Regulating Charities

19/03/2011 at 10:19 pm 2 comments

In its recent editorial, “Regulating charities” (15 March), the Irish Times rightly called for urgent implementation of the Charities Act, passed in 2009 but as yet inactive.

The editorial points out that the core provisions of the Act and the stricter regulatory framework that the Act promises – and that many not-for-profits in this country have called for – remain unimplemented.

But Ireland’s NGOs propose to go further than the minimum legal requirements proposed in the Charities Act. The members of Dóchas, for instance, take pride in being subject to strict Codes of Conduct that have been recognised internationally as being first class tools to ensure quality in the “charity” sector.

Ultimately, however, the best regulation will come from the general public – such as the Irish Times’ own readers.

As part of their relentless drive to improve their work, Ireland’s Development NGOs are actively inviting members of the public to comment on their performances.

For it is the informed feed-back of all those who are interested in, or affected by, the work of Ireland’s non-profits that will ensure that they pass the real quality test for any charity: whether they are effective at addressing the real, long-term needs of the people they intend to serve.

For further reading:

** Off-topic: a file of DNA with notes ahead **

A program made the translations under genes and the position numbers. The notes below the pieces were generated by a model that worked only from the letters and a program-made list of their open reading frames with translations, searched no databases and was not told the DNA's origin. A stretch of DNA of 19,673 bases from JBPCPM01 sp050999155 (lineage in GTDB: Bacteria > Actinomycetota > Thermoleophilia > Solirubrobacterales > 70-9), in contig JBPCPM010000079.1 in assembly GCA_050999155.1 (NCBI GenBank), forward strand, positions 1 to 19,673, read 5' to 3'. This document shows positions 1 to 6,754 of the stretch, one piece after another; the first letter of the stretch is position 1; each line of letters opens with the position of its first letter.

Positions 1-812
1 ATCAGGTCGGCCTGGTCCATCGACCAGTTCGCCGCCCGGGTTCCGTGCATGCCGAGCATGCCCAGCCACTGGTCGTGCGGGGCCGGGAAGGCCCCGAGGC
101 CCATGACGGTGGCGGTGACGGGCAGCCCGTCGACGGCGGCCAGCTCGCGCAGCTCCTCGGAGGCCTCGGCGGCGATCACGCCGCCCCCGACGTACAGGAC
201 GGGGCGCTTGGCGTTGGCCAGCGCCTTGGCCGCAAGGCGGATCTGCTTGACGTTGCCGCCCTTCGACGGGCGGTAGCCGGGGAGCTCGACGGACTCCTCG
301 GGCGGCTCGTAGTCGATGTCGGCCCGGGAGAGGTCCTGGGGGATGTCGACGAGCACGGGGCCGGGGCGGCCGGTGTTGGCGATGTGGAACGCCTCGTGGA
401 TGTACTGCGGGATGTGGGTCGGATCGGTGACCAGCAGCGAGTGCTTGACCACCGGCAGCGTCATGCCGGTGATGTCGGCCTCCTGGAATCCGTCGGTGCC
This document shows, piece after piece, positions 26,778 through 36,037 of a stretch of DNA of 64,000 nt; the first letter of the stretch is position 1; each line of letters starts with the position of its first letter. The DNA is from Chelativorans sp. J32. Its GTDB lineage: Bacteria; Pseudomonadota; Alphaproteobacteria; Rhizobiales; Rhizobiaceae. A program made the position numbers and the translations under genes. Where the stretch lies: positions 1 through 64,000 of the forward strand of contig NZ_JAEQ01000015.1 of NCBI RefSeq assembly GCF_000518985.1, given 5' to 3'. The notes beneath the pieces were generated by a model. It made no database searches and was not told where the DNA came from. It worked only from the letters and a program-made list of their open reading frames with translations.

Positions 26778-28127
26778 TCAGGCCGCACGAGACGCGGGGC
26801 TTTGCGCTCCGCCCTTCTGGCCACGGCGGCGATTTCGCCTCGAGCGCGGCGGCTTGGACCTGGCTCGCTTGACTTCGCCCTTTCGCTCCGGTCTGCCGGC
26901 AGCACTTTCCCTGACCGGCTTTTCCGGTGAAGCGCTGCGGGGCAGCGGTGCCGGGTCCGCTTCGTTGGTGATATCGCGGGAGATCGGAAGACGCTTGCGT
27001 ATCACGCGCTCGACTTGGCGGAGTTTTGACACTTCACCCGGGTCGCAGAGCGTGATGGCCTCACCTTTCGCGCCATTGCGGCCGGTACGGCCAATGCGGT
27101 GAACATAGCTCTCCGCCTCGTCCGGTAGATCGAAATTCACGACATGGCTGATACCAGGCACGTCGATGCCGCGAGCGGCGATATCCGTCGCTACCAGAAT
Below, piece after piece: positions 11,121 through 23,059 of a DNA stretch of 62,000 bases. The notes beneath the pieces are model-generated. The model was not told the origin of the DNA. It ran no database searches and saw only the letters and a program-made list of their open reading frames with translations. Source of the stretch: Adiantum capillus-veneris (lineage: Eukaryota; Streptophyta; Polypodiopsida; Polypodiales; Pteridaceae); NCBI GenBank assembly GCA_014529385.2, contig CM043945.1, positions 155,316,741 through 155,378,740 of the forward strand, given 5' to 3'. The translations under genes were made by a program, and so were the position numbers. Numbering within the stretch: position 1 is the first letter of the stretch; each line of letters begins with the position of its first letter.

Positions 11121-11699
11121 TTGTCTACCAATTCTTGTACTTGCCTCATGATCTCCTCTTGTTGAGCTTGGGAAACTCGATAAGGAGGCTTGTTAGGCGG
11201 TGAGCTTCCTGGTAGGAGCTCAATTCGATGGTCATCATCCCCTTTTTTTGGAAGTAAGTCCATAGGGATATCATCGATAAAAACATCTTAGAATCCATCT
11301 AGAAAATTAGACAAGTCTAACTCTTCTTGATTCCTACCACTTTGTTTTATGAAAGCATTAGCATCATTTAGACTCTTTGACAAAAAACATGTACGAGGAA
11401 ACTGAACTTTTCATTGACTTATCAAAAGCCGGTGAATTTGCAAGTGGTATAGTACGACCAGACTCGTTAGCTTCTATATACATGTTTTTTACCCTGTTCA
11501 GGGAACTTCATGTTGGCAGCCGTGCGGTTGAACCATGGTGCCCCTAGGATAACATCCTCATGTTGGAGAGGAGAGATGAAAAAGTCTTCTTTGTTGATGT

Entry filed under: NGOs. Tags: , , , .

Time to read up on “Development Effectiveness”? What does the future hold for Irish NGOs?

2 Comments Add your own

  • 1. Rob Strong  |  28/03/2014 at 6:21 pm

    Dóchas has no power to compel compliance to signed-up codes of conduct and so they provide a smoke-screen for lack of transparency and accountability.
    Use the ‘key questions to ask any charity’ and answers provided by NGOs will be so general as to be meaningless. Try to find out the budget v spending v plan for any programme and you will fail to get any detail to even superficially provide a ‘value for money’ check.
    All NGOs continue to sit on their hands waiting for government implementation on the regulatory authority while even one of them could up their game now and provide an example and leadership.
    Claims that NGOs are doing a great job are no longer credible in the absence of accountability.


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